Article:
By Jesse Marx
By Chris Parker
By Jake Rossen
By Jesse Marx
By Michelle LeBow
By Alleen Brown
By Maggie LaMaack
By CP Staff
They combined to make a third, dumbed-down virus that caused mild pandemics.
The 1918 virus jumped right from birds to people. There was no combining with other viruses. One of the problems we've had is, if you look at the 1918 virus and this one, they're in essence kissing cousins. Genetically, these things look very similar. Frank Obenauer and colleagues just published a paper the last week of January in Science, and they actually have gone back and looked at the full genetic codes for 169 avian virus genomes, dating way back. They looked at 2,169 distinct avian virus genes. There were two viruses that showed a protein tag at the end of one of the nonstructural genes that actually looks to help cause the cytokine storm that makes this a unique illness.* And guess which two viruses they were: 1918 H1N1, and the current H5N1.
Then, when you look at the Turkey virus—that thing mutated. This is the case of the young girl in Turkey who died from her infection, and so did her uncle. We definitely have clusters where it's not just bird contact [spreading the virus]. The uncle's only exposure to this virus was riding in the ambulance with her from hospital one to hospital two. He became ill three days later and died. Her virus has now been fully sequenced, and there were three mutations that occurred in that virus, between the bird version and hers. One was the substitution of a glutamic acid with lysine at the 223-hemagglutinin position. That is what changes it from a bird-receptor virus to a human-receptor virus. The second thing was two other substitutions that served to make it look more and more like a human virus.
So this thing just continues to march. Changes are occurring in it all the time. [Human-to-human transmission] could happen tonight. Or it may never happen. But I don't know what will keep it from happening, because when you have this kind of worldwide bird population as we do now—China's a good example. In 1969, during the last pandemic, China only had about 12 million chickens. Now it's got over 15 billion.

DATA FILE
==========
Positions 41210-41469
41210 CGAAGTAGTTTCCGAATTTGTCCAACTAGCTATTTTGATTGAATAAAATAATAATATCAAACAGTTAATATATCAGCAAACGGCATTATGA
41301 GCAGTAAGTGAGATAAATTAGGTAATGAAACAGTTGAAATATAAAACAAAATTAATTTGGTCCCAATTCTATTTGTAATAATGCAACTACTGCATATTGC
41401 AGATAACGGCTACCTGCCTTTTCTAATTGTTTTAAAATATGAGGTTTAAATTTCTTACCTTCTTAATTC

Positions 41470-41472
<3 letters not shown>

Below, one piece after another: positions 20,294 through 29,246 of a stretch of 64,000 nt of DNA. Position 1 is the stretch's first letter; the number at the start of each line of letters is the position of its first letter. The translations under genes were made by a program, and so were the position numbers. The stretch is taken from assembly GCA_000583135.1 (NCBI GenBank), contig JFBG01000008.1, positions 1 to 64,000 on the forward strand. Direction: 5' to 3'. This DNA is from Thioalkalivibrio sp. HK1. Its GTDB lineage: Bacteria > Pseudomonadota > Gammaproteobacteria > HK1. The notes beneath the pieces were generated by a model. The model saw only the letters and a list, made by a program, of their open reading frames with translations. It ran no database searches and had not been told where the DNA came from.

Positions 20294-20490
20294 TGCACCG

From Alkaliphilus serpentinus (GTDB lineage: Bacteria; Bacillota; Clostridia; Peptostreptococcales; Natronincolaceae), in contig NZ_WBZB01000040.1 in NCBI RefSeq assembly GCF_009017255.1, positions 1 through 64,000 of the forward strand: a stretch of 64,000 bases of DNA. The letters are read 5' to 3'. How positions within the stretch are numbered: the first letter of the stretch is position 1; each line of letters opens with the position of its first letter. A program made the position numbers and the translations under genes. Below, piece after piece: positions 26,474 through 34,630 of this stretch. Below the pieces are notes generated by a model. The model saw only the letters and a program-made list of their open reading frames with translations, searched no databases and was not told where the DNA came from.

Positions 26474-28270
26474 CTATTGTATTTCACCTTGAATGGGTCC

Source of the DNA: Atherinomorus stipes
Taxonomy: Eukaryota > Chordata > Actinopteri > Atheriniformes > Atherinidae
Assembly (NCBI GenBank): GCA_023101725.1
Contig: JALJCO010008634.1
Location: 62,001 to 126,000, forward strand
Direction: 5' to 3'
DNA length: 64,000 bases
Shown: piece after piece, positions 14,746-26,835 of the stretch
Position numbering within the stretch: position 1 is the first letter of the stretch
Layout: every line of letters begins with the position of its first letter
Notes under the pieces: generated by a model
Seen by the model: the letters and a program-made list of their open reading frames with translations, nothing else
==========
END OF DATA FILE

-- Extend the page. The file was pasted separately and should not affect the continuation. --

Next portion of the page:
CP: Do you think the rise of poultry farms of vast scale has contributed to the viral soup that influenza viruses grow in?
Osterholm: Not really, and I'll tell you why. When you look at the rise of the really big bird operations, they are actually raised in these bio-security barns, which people have all kinds of problems with for entirely different reasons—humaneness and that kind of thing. They actually are very safe, generally speaking, because they keep the wild birds and the domestic birds separate. It's in Asia where you have all these small 20-, 40-, 50-chicken operations where the birds are living in open space with you—that's where the vast majority of the chicken population is at in the developing world. A good example is Turkey, where we're seeing the first cases outside of Asia now. This is taking the virus out of a tropical area and putting it in a temperate area that gets cold. Every night, those people bring their chickens into the house. It's just a very different mindset.
And for as much as this is going to come here someday, [bird-to-human transmission] is not going to be a big risk factor to humans on this continent, because other than free-ranging organic birds that are out there, domestic birds aren't going to be at big risk.
CP: Can you explain in lay terms what makes a strain like H5N1 novel, and so potentially deadly?
Osterholm: Well, there are three things that make a strain of influenza virus potentially capable of causing a pandemic. First of all, you have to have a situation where you've got a novel or a new strain, meaning you don't have any antibody protection against it. Then you have to have one that is able to go from human to human. That's what we don't have yet. The third thing is, it has some virulence characteristics that make it cause severe illness.
This virus is quite different from what we see with the standard annual flu, and what we saw in 1957 and 1968, because of the cytokine storm it causes. In 1918, the vast majority of the people who died were healthy young people, 20 to 40 years of age. And that was in large part because they had the strongest immune systems.
CP: You're saying that the symptoms that cause fatalities, aside from secondary bacterial infections, are actually a function of the immune system working overtime.
Osterholm: That's it. And that's what we're trying to understand at this point, in terms of how to best prevent this [immune reaction]. And right now it doesn't look like there's much you can do. I mentioned this "kissing cousins" phenomenon. If you put 1918 H1N1 into animal models at very, very low doses, it basically kills all of them in 24 hours. The lab science people had never seen that. At 16 to 24 hours, that virus was different from anything they'd ever seen in killing these animals. The only virus that was similar was H5N1, and it was fatal at much lower doses. H5N1 is the most powerful influenza virus we've seen in modern human history.